About two thirds of the windows are still original and were carefully restored in the 19th century. To protect them during WWII, each pane was carefully removed and stored, and then meticulously replaced after the war ended.

To compliment the windows, the interior was painted in bright reds, blues and golds and decorated with larger than life statues of the twelve apostles. It’s an absolutely beautiful and breathtaking space.

One of my favorite activities in Paris is to attend one of the evening classical music concerts at Saint Chappelle.  Listening to talented classical musicians as candle light dances on the multicolored windows or in summer as the glow of the setting sun creates a rainbow of color throughout the chapel is an experience that should not be missed.

To visit Sainte Chapelle, you will need to pre purchase a ticket with a reserved date and time. You can purchase tickets online.

Closest Metro stop: Cité

Sainte-Chapelle exterior
Sainte-Chapelle exterior
Detail of the intricate stained glass windows of Saint Chapelle
Detail of the intricate stained glass windows.


Eglise Saint-Severin

Eglise Saint-Severin in Paris

Another one of the churches in Paris that I love to visit for its beautiful stained glass windows is Saint Severin, located in the city’s famous Latin Quarter.  This church was originally built in the 13th century, but over the next 400 years was enlarged, rebuilt and modified many times, though the original Gothic style predominates.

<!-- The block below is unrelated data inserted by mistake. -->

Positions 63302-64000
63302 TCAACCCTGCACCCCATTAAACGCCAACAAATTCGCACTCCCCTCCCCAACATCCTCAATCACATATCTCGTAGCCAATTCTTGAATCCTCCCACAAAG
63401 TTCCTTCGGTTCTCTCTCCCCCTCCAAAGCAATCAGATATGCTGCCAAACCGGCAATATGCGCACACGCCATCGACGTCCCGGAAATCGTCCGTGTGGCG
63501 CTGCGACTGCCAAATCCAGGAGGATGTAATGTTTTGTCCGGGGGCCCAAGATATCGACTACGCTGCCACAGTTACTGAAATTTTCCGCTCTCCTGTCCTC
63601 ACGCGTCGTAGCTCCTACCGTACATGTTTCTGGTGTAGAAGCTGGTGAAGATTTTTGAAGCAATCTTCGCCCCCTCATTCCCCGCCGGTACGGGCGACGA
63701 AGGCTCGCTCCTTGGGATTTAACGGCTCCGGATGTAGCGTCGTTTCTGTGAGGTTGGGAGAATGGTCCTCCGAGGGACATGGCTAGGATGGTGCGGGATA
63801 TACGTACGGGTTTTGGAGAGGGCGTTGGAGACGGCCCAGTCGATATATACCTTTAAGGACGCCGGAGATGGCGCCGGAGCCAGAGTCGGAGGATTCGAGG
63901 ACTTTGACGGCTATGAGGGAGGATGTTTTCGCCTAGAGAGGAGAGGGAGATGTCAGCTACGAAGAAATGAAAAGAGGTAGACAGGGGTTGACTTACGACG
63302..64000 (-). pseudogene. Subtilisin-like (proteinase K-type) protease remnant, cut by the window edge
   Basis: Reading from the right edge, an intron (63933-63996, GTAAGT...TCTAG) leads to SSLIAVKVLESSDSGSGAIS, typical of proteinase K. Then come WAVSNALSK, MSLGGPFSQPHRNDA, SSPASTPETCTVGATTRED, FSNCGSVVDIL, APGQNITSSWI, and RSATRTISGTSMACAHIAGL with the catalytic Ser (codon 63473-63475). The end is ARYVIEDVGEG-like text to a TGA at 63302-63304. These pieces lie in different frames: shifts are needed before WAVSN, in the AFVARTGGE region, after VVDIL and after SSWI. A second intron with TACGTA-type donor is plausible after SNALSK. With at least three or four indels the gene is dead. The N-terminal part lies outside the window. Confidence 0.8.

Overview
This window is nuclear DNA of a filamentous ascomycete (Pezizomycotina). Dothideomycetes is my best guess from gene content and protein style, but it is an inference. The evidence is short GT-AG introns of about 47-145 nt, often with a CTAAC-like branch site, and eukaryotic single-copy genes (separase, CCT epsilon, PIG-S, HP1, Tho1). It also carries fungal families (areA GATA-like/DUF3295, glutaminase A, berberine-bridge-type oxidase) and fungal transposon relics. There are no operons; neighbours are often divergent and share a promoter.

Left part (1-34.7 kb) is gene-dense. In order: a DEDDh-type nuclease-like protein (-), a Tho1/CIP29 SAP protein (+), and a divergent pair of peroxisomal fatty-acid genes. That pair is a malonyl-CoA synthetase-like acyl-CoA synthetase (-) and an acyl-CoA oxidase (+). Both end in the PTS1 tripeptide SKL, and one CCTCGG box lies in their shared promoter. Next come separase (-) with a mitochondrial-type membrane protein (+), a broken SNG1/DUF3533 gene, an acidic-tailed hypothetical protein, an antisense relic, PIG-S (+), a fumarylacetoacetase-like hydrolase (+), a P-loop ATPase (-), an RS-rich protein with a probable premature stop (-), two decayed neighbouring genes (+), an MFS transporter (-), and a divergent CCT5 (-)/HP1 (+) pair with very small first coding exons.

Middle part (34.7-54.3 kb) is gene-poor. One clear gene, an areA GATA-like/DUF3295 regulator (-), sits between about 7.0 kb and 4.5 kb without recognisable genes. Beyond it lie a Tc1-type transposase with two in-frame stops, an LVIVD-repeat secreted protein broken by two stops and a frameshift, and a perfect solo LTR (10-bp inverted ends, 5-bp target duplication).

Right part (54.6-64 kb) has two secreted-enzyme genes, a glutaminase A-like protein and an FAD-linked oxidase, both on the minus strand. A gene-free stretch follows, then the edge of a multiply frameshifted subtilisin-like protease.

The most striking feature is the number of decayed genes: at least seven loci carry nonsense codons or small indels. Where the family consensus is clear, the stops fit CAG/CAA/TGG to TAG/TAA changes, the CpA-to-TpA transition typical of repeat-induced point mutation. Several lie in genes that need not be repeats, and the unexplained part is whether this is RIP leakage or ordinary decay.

The stained glass windows in the upper level around the altar are said to be from the 15th century, however, the windows that immediately capture the eye are the beautiful colored modern stained glass windows by Jean Bazaine that were installed in 1970.

The seven windows represent the seven catholic sacraments. Another interesting element to this church are the columns that line the ambulatory that have been carved to look like palm trees. The centerpiece is the central column behind the altar which is also carved in a twisting pattern.

Entrance is free when the church is open.

Closest Metro stop: Cluny-La Sorbonne or Saint-Michel

St. Severin exterior
St. Severin
Detail of one of the modern windows at St. Severin
Detail of one of the modern windows


Eglise Saint-Sulpice

Eglise Saint-SulpiceTechnically, Saint Sulpice is not a Gothic church, but rather late Baroque in style. Never the less, as one of the largest churches in Paris it is still impressive. The current building is a second version of a previous Romanesque church.

Construction of the current version began in the mid 1600s and continued for about 75 years. The church is known for its three Eugene Delacroix paintings and its large organ with over 6500 pipes and free organ recitals on Sunday afternoon.

Entrance is free when the church is open.

Closest Metro stop: Saint Sulpice


Eglise Saint-Germain-des-Pres

Eglise Saint Germain des Pres

Another of the best churches in Paris though not particularly well known to tourists is the colorful Eglise Saint Germain des Prés. The original church was founded in 543 which makes it the oldest church in Paris. Eventually a massive rural abbey complex grew around the church and became very powerful.

The abbey was destroyed many times by the Normans, and then finally in the French Revolution. The church that we see today is a mix of rebuilt styles – Romanesque, Gothic and Renaissance. The interior recently underwent an extensive restoration, bringing back to life the brightly colored murals, walls and ceilings.

Entrance is free when the church is open.

Closest Metro stop: Saint-Germain-des-Pres

The Romanesque tower of Saint Germaine-de-Pres
The Romanesque tower of Saint Germaine-de-Pres
The beautifully restored ceiling of Saint Germain des Pres church
The beautifully restored ceiling